Two days later, Stacy released the first bug list, and all hell broke loose. In two days, the testing group had identified more than 200 defects in the Giga-Quote program including 23 that were classified as ‘Severity 1’-‘Must Fix’-errors. “I don’t see any way the software will be ready to release to the field agents by January 1,” she said. “It will probably take the test group that long just to write the regression test cases for the defects we’ve already discovered, and we’re finding new defects every hour.”
Mike called a staff meeting for eight o’clock the next morning. The developers were touchy. They said that although there were a few serious problems, a lot of the reported bugs weren’t really bugs at all but were misinterpretations of how the program was supposed to operate. Tomas pointed to bug #143 as an example. “The test report for bug #143 says that on the quote summary page, the bar chart is required to be on the right side of the page rather than the left. That’s hardly a Sev-1 error. This is typical of the way that testing overreacts to problems.”
Mike distributed copies of the bug reports. He tasked the developers to review the bugs that testing had assigned to them and to estimate how much time it would take to fix each one.
When the team met again that afternoon, the news wasn’t good. “Realistically, I would estimate that I have two weeks’ worth of work just to fix the bugs that have already been reported,” Sue said. “Plus I still have to finish the referential integrity checks in the database. I’ve got four weeks of work right, total.”
Tomas had assigned bug #143 back to testing, changing its priority from Sev-1 to Sev-3-“Cosmetic Change.” Testing had responded that Giga-Quote’s summary reports had to match similar reports generated by the mainframe policy-renewal program, which were also similar to pre-printed marketing materials that the company had used for many years. The company’s 600 agents were accustomed to giving their sales pitches with the bar chart on the right, and it had to stay on the right. The bug stayed at Sev-1, and that created a problem.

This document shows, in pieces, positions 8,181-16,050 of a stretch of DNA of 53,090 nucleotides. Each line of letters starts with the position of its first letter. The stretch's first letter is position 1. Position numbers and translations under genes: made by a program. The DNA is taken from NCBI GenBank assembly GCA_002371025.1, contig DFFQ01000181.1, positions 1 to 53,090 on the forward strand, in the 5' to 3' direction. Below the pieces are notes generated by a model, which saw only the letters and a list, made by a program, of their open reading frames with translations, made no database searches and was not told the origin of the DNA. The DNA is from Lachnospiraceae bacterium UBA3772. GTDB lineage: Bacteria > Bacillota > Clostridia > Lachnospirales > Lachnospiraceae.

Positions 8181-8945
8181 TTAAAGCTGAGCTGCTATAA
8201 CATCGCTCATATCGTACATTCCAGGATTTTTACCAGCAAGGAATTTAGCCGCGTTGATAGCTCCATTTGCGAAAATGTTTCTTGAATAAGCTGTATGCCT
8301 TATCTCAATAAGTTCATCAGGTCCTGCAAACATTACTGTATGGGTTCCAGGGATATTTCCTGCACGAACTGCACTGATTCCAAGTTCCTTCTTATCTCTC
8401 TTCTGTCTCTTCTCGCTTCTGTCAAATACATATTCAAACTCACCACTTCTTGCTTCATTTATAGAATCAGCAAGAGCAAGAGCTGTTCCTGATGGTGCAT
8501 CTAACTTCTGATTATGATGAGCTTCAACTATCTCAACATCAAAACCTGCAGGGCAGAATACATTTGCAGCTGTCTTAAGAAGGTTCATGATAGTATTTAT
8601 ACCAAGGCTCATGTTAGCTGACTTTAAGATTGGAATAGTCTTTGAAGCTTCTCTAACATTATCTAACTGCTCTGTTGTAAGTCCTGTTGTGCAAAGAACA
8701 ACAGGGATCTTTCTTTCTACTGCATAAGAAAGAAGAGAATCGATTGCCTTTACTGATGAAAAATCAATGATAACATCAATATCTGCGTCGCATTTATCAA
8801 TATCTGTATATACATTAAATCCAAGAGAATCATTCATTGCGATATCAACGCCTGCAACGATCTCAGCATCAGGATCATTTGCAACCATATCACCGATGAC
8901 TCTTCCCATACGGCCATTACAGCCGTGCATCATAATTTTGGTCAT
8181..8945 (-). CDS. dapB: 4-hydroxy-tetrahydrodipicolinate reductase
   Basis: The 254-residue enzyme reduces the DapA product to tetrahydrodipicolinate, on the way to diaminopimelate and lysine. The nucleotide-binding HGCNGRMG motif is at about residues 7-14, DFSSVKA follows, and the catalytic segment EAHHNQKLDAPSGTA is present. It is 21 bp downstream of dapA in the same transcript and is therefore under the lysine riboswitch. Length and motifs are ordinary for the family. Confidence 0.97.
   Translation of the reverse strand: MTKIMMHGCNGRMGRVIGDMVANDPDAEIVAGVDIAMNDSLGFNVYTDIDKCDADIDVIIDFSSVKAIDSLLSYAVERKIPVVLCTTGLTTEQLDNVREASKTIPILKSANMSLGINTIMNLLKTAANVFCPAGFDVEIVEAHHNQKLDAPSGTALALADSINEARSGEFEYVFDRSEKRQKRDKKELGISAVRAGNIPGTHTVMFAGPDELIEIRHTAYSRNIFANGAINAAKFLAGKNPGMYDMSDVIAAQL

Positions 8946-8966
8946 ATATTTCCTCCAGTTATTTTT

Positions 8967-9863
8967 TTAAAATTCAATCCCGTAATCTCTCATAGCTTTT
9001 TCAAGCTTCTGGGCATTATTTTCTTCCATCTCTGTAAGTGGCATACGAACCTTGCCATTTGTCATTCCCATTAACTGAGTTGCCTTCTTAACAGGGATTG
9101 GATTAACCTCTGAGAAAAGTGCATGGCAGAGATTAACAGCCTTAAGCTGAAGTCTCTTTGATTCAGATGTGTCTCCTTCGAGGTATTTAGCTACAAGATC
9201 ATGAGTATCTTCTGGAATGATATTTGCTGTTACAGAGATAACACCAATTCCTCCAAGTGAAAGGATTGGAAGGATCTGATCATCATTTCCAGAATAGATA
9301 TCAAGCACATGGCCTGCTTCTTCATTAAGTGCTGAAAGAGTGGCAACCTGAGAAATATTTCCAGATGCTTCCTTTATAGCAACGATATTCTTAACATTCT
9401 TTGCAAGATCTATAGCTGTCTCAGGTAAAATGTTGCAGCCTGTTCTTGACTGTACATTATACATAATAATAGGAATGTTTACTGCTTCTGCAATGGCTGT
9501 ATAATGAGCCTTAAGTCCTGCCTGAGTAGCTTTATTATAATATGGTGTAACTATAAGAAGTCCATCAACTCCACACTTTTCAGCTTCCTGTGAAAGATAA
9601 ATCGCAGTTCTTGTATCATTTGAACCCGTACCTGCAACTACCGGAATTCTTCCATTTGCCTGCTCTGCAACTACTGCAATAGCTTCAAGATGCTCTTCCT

“Remember the hack I used to get the bar chart and the report to print on the same page in the first place?” Tomas asked. “To put the bar chart on the right, I will have to rewrite this particular report from scratch, which means that I will have to write my own low-level code to do the report formatting and graphics.” Mike cringed, and asked for a ballpark estimate of how long all that would take. Tomas said it would take at least 10 days, but he would have to look into it more before he would know for sure.
Before he went home for the day, Mike told Stacy and Bill that the team would work through the holidays and have all of the reported defects fixed by January 7. Bill said he had almost been expecting this one and approved a four-week schedule slip before leaving for the four-week Caribbean cruise he had been planning since the previous summer.
Mike spent the next four weeks holding the troops together. For four months, they had been working as hard as it was possible to work, and he didn’t think he could push them any harder. They were at the office 12 hours a day, but they were spending a lot of time reading magazines, paying bills, and talking on the phone. They seemed to make a point of getting irritable whenever he asked how long it would take to get the bug count down. For every bug they fixed testing discovered two new ones. Bugs that should have taken minutes to fix had project-wide implications and took days instead. They soon realized there was no way they could fix all of the defects by January 7.
On January 7, Bill returned from his vacation, and Mike told him that the development team would need another four weeks. “Get serious,” Bill said. “I’ve got 600 field agents who are tired of getting jerked around by a bunch of computer guys. The executive committee is talking about canceling the project. You have to find a way to deliver the software within the next two weeks no matter what.”
Mike called a team meeting to discuss their options. He told them about Bill’s ultimatum and asked for a ballpark estimate of when they could release the product, first just in weeks, then in months. The team was silent. No one would hazard a guess about when they might finally release the product. Mike didn’t know what to tell Bill.